Queen. Fye!--you must give way: But keep it till you woo another wife,
Here is your servant.-How now, sir? What news! When Imogen dead.
Pis. My lord your son drew on my master.
Ha! Post. How ! how! another ?
No harm, I trust, is done ? You gentle gods, give me but this I have,
There might have been, And sear up my embracements from a next With bonds of death !-Remain thou here
But that my master rather play'd than fought, (Putting on the ring.
And had no help of anger : they were parted
I am very glad on't.
Imo. Your son's my father's friend; he takes his To your so infinite loss; so in our trifles I still win of you : For my sake, wear this;
To draw upou an exile!-V brave sir ! - (part.It is a manacle of love ; I'll place it
I would they were in Afric both together ; Upon this fairest prisoner.
Myself by with a needle, that I might prick [Putting a bracelet on her arm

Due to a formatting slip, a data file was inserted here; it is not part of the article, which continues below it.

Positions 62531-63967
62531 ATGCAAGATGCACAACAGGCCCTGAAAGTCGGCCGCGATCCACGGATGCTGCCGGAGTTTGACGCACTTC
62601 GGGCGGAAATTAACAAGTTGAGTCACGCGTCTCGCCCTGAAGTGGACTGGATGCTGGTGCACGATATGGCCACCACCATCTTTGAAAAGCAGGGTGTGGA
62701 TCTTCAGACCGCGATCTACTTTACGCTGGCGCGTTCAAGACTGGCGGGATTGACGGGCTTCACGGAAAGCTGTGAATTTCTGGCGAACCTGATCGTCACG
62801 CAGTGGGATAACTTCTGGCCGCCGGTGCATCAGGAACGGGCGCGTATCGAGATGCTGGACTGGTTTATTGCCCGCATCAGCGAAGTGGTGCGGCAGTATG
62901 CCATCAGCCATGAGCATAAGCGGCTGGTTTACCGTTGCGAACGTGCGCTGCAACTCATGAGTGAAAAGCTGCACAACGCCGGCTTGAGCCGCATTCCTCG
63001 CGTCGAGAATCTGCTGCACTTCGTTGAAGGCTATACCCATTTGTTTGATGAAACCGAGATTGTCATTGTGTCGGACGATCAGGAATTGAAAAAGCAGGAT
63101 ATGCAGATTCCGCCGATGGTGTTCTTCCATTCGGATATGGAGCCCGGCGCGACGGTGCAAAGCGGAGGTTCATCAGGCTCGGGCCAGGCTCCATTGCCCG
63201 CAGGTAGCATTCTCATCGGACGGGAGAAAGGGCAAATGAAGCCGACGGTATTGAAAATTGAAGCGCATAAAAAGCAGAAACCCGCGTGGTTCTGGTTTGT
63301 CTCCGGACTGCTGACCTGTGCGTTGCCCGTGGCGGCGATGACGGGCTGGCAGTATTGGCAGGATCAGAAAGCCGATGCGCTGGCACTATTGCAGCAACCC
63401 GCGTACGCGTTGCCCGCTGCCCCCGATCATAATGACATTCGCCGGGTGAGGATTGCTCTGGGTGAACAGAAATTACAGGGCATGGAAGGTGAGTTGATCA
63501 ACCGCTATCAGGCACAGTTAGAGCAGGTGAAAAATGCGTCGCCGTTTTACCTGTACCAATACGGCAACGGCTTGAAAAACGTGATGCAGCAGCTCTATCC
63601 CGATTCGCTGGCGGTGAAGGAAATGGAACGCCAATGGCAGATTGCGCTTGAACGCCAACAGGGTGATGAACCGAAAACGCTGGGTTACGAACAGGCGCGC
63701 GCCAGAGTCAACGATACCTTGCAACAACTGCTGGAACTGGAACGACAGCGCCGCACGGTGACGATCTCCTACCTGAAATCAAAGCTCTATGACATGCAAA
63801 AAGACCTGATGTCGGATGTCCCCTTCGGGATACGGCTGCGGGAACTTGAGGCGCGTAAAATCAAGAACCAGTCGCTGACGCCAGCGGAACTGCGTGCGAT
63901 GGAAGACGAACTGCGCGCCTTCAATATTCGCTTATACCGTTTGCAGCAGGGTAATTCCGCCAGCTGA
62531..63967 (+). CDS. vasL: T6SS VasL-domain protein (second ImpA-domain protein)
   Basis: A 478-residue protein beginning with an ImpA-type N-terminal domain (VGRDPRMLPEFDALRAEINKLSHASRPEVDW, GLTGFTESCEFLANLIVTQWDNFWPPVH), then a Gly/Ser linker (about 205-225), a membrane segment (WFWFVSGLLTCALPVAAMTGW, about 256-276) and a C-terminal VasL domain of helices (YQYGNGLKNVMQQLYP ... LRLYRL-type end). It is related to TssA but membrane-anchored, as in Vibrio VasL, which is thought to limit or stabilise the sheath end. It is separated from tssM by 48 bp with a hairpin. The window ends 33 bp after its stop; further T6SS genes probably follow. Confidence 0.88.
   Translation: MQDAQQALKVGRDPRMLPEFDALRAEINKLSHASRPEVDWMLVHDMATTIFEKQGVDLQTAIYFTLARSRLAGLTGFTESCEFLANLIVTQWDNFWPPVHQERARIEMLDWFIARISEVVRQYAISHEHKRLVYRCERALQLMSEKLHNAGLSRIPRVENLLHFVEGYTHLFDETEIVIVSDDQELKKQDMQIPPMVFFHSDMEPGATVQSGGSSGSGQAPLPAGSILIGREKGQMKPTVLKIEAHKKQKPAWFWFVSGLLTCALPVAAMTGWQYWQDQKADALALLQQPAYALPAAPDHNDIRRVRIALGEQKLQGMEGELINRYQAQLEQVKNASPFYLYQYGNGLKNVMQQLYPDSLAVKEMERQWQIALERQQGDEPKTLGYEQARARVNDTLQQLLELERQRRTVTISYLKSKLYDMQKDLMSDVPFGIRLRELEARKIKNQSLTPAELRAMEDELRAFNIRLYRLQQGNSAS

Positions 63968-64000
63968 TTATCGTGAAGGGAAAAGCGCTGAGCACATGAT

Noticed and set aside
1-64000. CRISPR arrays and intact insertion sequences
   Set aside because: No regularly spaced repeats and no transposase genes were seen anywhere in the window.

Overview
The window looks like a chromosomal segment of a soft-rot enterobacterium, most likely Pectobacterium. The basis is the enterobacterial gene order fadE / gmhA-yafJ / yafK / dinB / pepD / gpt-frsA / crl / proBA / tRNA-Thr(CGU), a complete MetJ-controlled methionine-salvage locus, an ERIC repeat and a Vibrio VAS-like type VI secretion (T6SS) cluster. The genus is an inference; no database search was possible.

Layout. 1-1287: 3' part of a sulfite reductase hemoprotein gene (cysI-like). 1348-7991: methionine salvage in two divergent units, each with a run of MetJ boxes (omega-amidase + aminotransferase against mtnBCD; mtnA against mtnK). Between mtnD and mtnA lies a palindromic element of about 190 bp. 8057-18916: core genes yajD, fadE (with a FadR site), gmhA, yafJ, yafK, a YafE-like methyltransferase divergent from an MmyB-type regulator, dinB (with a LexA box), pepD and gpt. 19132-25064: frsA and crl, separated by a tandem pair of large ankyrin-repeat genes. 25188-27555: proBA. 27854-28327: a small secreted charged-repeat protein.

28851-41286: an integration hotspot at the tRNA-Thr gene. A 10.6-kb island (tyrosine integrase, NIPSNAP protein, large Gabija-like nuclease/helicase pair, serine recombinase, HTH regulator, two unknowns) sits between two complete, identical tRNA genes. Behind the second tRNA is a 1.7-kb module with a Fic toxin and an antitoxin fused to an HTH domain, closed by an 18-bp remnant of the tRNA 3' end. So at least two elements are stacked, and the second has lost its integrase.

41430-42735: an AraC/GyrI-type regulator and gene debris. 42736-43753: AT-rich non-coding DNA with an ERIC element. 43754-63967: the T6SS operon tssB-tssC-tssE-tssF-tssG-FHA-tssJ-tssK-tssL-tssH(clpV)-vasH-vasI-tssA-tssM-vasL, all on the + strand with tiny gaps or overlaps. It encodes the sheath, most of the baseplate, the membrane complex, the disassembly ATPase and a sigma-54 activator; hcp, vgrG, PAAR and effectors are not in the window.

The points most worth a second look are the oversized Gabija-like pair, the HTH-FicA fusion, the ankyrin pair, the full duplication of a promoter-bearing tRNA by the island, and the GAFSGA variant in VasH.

The goer back.- W ny came you from your master!
Pis On his command: He would not suffer me Imo.
O, the gods ! When shall we see again ?
To bring him to the haven : left these notes
Of whai commands I should be subject to,
When it pleas'd you to employ me.
This hath been
Your faithful servant; I dare lay mine honour, How swist his ship.
Thou should'st have made him
I humbly thank your highness. As little as a crow, or less, ere left
To after eye him.
[them, but I pray you, speak with me : you shall, at least, Imo. I would have broke mine eye-strings; crack'd Go see my lord aboard : for this time, leave ine. [Er. To look upon him ; till the diminution
Of space had pointed him sharp as my needle :